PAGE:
Our fees have never gone up by 5% a year?

School run is the same as for state schools - you either do it yourself or get someone else to do it for you.

We have always been able to drop DS off anytime after 8am, for no extra cost, so I or DH always do that end. DS can stay every evening till 5pm for a few pounds a day - not expensive, but we usually have an au-pair to do the pick-up as 8 - 5 is too long a day for our DS.

Have used both employers and local authorities playschemes and some have been better then others - depends on a multitude of factors, but all cover the entire working day if that is what you want.

ks Fri 05-Aug-05 17:53:11

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Hulababy Fri 05-Aug-05 18:00:14

We have found this to be the case, round here, too. We did it by working out cost of private school fees and dividing over the whole year, and taking into account some childcare during the holidays. I am lucky to get 13 weeks holiday (when I want them) so that helps, and we have grandparents available a lot of time too. And there was no school drop off/pick up issue either, unlike at state school, as the schools we considered included before and after school care in their prices.

The only thing that has stopped us going ahead with provate school when DD starts in a year or so) is the fact that we decided to try for another baby. One set of fees is fine and, for us, very affordable. However, two sets push us to the limit and it is a no go back decision IMO. We may well reconisder for secondary education though. DH should be earning far more then, so even two sets would be fine.

But for us right now one set of fees is no problem, two is just too much.

bossykate Fri 05-Aug-05 18:30:17

agree with ks.

the other point is the length of the commitment. if you embark on private education in reception, in most cases this is a 14yr commitment to private education. nursery is only a commitment for 4yrs, when you have the option of state school.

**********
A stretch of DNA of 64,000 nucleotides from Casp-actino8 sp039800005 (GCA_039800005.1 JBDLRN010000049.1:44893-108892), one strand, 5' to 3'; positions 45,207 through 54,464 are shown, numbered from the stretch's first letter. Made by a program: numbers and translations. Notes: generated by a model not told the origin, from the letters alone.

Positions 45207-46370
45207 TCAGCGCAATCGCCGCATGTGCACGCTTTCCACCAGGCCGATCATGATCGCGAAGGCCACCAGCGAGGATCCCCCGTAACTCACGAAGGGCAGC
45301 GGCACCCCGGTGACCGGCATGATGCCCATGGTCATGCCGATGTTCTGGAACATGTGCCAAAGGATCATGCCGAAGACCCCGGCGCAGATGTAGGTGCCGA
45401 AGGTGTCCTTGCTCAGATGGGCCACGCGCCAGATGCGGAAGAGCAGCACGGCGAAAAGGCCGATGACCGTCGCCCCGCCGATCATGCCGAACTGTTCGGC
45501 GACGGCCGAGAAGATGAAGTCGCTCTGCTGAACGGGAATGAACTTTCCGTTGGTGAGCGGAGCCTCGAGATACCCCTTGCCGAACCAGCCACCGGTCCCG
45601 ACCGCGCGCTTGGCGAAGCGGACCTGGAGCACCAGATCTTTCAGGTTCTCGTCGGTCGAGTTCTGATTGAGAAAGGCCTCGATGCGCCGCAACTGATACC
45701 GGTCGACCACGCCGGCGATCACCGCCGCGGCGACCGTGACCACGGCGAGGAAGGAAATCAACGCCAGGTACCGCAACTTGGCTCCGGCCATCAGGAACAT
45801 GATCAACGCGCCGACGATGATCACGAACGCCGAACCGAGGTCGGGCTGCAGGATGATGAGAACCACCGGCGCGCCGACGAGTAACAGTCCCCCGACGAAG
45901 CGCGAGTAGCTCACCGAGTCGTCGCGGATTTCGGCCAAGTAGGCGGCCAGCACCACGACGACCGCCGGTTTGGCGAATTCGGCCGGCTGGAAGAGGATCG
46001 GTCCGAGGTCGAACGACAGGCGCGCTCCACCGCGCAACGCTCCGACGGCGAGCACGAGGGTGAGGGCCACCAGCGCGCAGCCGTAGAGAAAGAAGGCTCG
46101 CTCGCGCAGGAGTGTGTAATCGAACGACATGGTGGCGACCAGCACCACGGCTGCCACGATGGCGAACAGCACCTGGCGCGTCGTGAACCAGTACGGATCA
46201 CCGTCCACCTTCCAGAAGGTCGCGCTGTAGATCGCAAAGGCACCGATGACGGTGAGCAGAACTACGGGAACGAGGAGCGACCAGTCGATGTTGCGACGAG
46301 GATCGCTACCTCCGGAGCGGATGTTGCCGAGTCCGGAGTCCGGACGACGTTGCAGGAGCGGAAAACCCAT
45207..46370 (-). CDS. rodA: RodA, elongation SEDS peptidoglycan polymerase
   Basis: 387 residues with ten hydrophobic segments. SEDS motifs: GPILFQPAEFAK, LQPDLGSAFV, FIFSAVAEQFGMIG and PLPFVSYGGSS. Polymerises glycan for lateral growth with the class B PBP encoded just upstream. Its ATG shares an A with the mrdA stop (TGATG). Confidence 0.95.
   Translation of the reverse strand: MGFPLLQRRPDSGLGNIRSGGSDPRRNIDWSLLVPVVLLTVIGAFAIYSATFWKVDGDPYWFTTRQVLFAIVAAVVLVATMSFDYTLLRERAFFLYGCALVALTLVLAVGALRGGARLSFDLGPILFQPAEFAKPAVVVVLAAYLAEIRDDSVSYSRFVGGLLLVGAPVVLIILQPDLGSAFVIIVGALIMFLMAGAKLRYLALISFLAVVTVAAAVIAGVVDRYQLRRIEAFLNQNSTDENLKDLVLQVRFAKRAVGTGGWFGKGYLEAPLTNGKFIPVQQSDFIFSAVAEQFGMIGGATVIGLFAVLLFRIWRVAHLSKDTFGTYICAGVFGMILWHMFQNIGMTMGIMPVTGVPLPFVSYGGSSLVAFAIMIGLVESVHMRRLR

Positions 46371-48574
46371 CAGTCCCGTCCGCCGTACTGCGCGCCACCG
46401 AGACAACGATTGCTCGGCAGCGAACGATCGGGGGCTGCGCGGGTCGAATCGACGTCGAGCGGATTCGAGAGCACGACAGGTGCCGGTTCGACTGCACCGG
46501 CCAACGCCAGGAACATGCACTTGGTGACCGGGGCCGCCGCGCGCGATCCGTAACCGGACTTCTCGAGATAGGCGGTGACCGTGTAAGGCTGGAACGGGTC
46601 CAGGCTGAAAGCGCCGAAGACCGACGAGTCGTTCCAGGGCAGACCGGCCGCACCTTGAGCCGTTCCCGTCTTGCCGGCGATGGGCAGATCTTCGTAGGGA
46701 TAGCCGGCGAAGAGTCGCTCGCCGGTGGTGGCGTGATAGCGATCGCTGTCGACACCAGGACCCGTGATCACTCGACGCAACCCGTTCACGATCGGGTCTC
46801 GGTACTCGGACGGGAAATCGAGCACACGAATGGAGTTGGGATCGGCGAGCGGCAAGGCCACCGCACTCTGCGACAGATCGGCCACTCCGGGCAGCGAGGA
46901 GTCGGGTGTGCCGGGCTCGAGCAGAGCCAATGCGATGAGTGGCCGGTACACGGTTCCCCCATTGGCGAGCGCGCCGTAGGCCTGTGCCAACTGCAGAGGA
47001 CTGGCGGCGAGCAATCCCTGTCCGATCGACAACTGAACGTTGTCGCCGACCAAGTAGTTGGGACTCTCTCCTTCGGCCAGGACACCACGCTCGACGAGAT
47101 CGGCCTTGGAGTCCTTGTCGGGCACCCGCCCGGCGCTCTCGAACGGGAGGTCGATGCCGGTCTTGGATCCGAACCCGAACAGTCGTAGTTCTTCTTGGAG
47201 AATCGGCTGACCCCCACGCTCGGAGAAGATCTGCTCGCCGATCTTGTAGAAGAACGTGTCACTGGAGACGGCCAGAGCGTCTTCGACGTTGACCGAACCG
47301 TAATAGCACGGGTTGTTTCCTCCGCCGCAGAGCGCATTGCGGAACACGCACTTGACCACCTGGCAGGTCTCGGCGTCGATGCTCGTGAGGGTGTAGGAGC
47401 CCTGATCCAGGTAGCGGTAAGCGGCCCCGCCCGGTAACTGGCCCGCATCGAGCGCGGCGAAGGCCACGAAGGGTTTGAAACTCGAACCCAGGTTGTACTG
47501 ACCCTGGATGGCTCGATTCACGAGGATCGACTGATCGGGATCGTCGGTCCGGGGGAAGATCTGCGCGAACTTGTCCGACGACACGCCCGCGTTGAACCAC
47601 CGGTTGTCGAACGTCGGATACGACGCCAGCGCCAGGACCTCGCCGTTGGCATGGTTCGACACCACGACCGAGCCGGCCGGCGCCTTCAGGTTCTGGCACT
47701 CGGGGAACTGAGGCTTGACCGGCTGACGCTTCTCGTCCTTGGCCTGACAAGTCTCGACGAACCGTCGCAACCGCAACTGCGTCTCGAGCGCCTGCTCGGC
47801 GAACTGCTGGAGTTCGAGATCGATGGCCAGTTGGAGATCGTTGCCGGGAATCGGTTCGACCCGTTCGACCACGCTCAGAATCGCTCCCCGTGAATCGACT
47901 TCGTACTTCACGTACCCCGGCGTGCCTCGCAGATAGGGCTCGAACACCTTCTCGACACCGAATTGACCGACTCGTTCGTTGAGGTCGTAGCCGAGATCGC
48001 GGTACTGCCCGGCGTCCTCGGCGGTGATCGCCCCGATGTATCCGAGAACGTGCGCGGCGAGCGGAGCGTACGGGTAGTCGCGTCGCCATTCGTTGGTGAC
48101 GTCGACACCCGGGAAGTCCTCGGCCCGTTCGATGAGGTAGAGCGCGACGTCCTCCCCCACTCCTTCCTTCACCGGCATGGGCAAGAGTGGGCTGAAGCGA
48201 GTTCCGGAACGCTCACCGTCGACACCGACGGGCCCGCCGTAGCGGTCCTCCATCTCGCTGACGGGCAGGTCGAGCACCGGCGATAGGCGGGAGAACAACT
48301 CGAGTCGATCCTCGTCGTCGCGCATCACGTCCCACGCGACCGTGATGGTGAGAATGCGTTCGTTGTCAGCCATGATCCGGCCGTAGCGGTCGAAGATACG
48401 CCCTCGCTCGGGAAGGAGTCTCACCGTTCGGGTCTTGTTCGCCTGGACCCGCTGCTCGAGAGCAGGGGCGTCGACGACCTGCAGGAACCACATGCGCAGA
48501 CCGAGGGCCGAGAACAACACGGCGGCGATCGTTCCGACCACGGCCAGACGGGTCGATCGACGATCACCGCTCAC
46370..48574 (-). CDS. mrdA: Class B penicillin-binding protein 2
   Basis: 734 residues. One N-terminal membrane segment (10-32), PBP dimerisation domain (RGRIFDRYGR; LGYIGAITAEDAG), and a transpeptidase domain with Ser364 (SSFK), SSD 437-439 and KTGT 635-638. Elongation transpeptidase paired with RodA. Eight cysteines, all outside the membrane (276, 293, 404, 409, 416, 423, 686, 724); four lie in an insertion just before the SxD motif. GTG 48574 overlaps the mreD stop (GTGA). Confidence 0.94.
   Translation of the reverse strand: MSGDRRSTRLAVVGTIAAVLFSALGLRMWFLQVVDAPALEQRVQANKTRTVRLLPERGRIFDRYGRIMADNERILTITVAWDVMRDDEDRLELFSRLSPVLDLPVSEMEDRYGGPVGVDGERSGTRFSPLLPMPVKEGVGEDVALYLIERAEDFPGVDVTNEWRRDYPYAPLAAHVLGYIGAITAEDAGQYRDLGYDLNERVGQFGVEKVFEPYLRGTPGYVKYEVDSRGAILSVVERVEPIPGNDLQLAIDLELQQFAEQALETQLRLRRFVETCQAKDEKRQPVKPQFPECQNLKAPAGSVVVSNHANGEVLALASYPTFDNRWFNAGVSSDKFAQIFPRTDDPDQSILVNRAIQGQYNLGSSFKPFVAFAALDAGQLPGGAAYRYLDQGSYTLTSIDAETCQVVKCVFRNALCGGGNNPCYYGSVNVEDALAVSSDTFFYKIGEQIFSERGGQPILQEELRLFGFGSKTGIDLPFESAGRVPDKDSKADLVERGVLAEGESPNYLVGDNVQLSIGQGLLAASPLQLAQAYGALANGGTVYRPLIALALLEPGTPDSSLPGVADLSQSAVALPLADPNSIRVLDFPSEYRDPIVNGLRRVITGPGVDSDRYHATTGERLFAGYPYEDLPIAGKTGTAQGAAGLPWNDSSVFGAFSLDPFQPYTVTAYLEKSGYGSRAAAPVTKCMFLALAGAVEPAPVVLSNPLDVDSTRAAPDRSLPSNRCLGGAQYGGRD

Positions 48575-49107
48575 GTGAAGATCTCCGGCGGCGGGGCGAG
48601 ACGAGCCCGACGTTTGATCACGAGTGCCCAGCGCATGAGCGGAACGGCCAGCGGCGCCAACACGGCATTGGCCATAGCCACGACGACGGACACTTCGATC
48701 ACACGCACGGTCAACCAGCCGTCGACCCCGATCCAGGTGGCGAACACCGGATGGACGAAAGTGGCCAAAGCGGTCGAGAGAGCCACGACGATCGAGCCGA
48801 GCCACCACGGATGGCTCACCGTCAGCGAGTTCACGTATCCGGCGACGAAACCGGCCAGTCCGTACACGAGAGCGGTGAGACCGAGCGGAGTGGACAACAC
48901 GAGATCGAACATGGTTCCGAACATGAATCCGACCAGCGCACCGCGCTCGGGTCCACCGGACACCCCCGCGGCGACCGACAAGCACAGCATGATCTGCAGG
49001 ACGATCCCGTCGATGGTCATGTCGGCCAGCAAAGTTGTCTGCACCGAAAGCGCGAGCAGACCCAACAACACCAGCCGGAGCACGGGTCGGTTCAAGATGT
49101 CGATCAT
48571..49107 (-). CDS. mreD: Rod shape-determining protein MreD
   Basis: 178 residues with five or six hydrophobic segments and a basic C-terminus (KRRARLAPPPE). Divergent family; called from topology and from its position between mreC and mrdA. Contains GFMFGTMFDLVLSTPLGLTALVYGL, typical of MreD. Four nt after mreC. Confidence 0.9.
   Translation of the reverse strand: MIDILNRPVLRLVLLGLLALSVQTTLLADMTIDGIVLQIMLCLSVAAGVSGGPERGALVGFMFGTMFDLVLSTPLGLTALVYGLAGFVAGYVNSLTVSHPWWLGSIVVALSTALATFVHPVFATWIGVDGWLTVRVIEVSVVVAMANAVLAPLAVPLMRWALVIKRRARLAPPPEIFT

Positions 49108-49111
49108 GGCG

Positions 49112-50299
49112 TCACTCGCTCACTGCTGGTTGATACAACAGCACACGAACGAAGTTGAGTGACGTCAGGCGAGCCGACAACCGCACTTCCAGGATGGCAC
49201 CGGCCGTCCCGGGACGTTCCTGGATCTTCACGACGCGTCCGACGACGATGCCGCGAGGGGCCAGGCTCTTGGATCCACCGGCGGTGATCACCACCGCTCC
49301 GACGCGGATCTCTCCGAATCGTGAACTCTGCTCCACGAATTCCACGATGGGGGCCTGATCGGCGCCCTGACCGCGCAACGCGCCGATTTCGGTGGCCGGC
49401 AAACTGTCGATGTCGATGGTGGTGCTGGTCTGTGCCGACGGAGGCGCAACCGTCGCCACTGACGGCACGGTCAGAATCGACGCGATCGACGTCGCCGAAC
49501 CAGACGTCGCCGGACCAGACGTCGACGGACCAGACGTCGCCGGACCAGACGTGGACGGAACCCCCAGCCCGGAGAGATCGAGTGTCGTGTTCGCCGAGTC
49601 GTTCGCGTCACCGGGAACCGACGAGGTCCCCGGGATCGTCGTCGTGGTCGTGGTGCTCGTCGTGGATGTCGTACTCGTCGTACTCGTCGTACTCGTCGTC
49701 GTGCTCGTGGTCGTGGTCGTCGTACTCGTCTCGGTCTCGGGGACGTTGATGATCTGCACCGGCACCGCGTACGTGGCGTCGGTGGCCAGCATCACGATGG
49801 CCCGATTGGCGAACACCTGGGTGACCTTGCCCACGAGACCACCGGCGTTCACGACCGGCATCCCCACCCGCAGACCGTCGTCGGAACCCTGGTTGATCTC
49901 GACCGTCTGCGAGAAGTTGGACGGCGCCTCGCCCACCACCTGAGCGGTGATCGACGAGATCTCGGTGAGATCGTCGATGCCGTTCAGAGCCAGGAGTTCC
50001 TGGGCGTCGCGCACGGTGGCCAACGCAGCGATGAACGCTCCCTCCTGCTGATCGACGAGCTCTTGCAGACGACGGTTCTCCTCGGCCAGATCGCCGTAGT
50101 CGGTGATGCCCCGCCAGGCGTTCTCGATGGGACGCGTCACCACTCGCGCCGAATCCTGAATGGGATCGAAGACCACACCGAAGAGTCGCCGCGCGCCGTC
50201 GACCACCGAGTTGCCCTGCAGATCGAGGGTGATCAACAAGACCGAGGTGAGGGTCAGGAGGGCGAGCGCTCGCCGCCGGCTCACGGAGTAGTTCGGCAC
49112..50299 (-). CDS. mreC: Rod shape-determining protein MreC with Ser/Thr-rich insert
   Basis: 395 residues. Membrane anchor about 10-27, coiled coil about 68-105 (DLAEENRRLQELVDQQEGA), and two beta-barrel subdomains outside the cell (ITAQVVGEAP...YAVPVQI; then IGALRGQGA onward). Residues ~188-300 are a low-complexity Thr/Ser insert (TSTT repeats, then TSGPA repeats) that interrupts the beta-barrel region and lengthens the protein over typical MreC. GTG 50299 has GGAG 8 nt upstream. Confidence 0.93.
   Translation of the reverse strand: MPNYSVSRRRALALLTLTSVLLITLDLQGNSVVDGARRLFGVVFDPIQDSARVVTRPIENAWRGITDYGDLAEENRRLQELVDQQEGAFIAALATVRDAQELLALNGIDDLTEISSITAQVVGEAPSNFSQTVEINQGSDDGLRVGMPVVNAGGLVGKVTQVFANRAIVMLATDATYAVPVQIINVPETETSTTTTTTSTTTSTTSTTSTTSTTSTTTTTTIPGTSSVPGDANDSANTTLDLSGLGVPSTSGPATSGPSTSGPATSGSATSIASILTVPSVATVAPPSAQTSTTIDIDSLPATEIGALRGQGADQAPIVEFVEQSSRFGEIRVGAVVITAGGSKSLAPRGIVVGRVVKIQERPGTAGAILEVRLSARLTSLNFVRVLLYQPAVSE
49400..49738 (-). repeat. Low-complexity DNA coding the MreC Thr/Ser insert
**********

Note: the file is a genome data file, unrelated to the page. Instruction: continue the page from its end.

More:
while we can afford nursery for 2 at the moment, i am not assuming that i will continue in my present career for the next 17yrs, and if i don't private school fees are not an option. i am the main earner and if anything am looking to reduce my hours as the kids progress through school. i suppose in nursery using households where the man is the main earner, the assumption is the he will continue to pursue a f/t career until retirement if possible.

JulieF Fri 05-Aug-05 22:48:24

We are going to be sending dd to a private school, she is currently at their nursery. Dh is a teacher so childcare during school holidays isn;t an issue. The school provides before and after school care free of charge, meals and most trips are included (residentials are extra) and I would be paying out for instrumental etc tuition anyway if she were going to a state school as music service provision is virtually non existent.

It does work out cheaper than it would have been to put her in nursery as a baby and toddler.

goldenoldie Sat 06-Aug-05 10:28:43

Yes, the committment is a long-term one, but given the choice between new cars/expensive foreign holidays/designer clothes - all the things my working friends with kids in state schools spend their money on, for me, there is no competition, I'd rather spend my money on my kids education.

And you can move back into the state sector at secondary stage, or whenever you like - if you are lucky enough to have any decent state schools in your area.

marialuisa Mon 08-Aug-05 08:42:56

Wonder if this is another south east vs rest of the country thing? We actually saved money (around £2.5k p.a.) when moved DD from f/t day nursery to f/t private school at 2.5y. Even adding on the cost of aftercare and holiday care private school has always worked out cheaper than nursery. But this has been in South Wales, Merseyside and the East Midlands where school fees are much cheaper. Here in Derby the early/aftercare costs at DD's school are about 50% cheaper than those of the local state school with the added bonus that teachers/TAs from the school take turns to run it rather than a "bought-in" provider.

batters Mon 08-Aug-05 09:10:58

Message withdrawn at poster's request.

goldenoldie Mon 08-Aug-05 10:37:45

Batters - some are, some are not. Each to his/her own.